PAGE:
Rhetorical questions (henceforth RQs) often express a premise in a logical argument. Although the use of RQs in arguments has been widely noted, the modes of reasoning underlying the arguments have not received sufficient attention. The present study investigates argumentative RQs in the prose dialogue in Genesis through Kings in the light of pragmatic argumentation theory. Two logical forms, modus tollens and denying the antecedent, are identified as accounting for the majority of arguments expressed by RQs. The first type is generally intended to deductively establish its conclusion, while the second, formally invalid form is used presumptively to challenge the addressee to justify his position. There is also a presumptive variety of the modus tollens argument, which is based on a subjective premise. Both modus tollens and denying the antecedent have similar linguistic representations and can be effective means of refusing directives.
Previous studies argue that the Elder composed the letter to recommend Demetrius to Gaius, and that Third John therefore falls into the “letter of recommendation” genre. After assessing the differences between common letters of recommendation and Third John, this study examines the rhetoric of Third John in an attempt to show that it is not a letter of recommendation, but rather an epideictic rhetorical attempt to restore the Elder’s honor (discredited by Diotrephes) in Gaius’ eyes and persuade him to detach himself from Diotrephes’ reprehensible behavior by extending hospitality to the Elder’s envoys.
The common reading of plhro/w in Col 1,25 has emphasized the apostolic task of preaching the gospel everywhere. We agree with other scholars that such a completion has not only spatial meaning but also a qualitative one. Yet, our research goes further: what kind of quality is this? The rhetorical devices of «accumulation» and «reversal» combined in 1,24-29 point to an ethical purpose. In this sense, «bringing to completion the word of God» means preaching the word, but also making everyone mature in Christ. The phrase includes both the diffusion of the gospel and the achievement of its ethical purpose.
Several considerations suggest that the sailors’ lot casting in Jonah 1 is unusual and meant to be both surprising and literarily delightful. The most important of these is the correspondence between the sailors and the Ninevites within the book’s rhetorical structure. This correspondence suggests that the sailors’ lot casting is a particularly Israelite practice with the sailors themselves appearing as adepts in Israelite ritual activity. That depiction corresponds to the Ninevites’ ability to know precisely how to repent in chapter 3. In both cases, the foreigners are portrayed in particularly pious ways in contrast to the reluctant prophet.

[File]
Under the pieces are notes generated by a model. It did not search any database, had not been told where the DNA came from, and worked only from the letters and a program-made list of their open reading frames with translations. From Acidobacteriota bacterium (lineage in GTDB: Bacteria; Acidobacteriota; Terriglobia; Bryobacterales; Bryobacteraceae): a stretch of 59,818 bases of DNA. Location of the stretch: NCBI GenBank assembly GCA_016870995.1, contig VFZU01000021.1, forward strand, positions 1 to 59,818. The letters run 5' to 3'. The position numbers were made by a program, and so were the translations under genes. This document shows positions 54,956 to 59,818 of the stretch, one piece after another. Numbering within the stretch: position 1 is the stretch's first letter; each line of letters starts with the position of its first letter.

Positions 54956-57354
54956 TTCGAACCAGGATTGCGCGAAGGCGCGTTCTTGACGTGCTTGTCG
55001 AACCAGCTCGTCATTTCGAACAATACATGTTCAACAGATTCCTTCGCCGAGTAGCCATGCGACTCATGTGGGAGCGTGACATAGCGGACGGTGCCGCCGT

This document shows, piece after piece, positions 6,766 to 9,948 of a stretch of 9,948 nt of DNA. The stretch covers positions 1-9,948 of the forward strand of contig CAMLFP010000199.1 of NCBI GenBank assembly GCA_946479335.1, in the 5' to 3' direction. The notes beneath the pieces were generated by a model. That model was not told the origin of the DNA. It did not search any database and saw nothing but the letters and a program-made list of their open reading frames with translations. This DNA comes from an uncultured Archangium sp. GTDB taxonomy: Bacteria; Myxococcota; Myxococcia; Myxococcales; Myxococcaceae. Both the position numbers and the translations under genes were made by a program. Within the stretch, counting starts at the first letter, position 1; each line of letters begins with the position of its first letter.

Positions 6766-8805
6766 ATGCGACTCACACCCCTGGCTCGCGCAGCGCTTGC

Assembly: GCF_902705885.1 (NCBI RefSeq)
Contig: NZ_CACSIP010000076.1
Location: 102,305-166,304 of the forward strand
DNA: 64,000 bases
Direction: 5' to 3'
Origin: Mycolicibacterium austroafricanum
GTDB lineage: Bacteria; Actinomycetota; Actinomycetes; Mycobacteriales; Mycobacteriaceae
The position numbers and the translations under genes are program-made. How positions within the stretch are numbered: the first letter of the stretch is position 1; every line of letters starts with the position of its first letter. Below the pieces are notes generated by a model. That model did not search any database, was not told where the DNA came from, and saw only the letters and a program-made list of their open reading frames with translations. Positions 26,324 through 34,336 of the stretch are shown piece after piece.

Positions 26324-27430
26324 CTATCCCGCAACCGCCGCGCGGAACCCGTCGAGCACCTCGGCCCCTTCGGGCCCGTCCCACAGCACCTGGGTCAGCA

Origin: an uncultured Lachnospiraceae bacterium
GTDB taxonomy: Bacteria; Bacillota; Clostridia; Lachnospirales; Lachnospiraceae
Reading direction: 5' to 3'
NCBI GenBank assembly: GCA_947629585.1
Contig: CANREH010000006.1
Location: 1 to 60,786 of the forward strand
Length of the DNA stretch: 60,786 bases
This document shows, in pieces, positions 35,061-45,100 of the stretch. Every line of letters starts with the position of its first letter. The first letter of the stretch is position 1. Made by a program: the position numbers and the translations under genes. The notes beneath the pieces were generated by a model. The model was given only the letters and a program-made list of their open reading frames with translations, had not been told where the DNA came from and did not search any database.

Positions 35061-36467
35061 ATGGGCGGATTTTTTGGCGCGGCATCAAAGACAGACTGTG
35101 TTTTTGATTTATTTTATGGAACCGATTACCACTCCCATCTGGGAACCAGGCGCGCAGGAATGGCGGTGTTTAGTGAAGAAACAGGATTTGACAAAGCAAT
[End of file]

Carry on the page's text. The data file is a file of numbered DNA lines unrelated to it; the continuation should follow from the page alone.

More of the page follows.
Focusing on its rhetorical structure, this article argues that the Song of Deborah in Judg 5 may have been composed not so much primarily to celebrate a victory, but to serve as a polemic against Israelite non-participation in military campaigns
against foreign enemies. Possible implications of such a reading on the song’s relationship with the prose account in Judg 4 and its date of composition are also explored.
Especially since the publication of H. D. Betz’s commentary in 1979 much attention has been given to rhetorical analysis of Paul’s letter to the Galatians. Discussion has focused on the species of Galatians’ rhetoric, i.e., whether it is forensic, deliberative or epideictic; little attention has been given to its style. This paper is an attempt to supply that lack. It begins by describing stylistic ornamentation of Galatians with respect to vocabulary and syntax and proceeds to discuss the presence of plain, middle and grand styles in Galatians. Finally it considers the implications of stylistic analysis for interpretation of Galatians.
I will rely on insights from Halliday’s register theory to explain the Markan Jesus’ use of a functional variety of language I call procedural register. The identification of procedural register in the main section of the Olivet Discourse (vv. 5b-23) will be shown to reveal the rhetorical design of the discourse within a first temporal horizon, of direct relevance for the audience and addressing the disciples’ question (v. 4). The absence of procedural register in vv. 24-27 indicates the opening of a second horizon in the speech, lacking immediate impact for the audience and no longer addressing the disciples’ question.
After having shown that Gal 5,13-25 forms a rhetorical and semantic unit, the article examines Gal 5,17, a crux interpretum, and proves that the most plausible reading is this one: 'For the flesh desires against the Spirit — but the Spirit desires against the flesh, for those [powers] fight each other — to prevent you from doing those things you would', and draws its soteriological consequences.
This paper proposes a new interpretation of Eph 4,12 based on a rhetorical analysis of the thought in the section (4,7-16). This structural approach has favored the interpretative clues provided by the text itself and has clarified the meaning of a NT hapax legomenon (katartismo/v). The prepositional sequence in Eph 4,12 expresses agreement (pro/v + accusative), purpose (eiv) and result (eiv), in this order. Such an interpretation, in accordance with the train of thought of the whole section, stresses a relationship of agreement between Christ’s gift and the ministry of the Word for building up his body.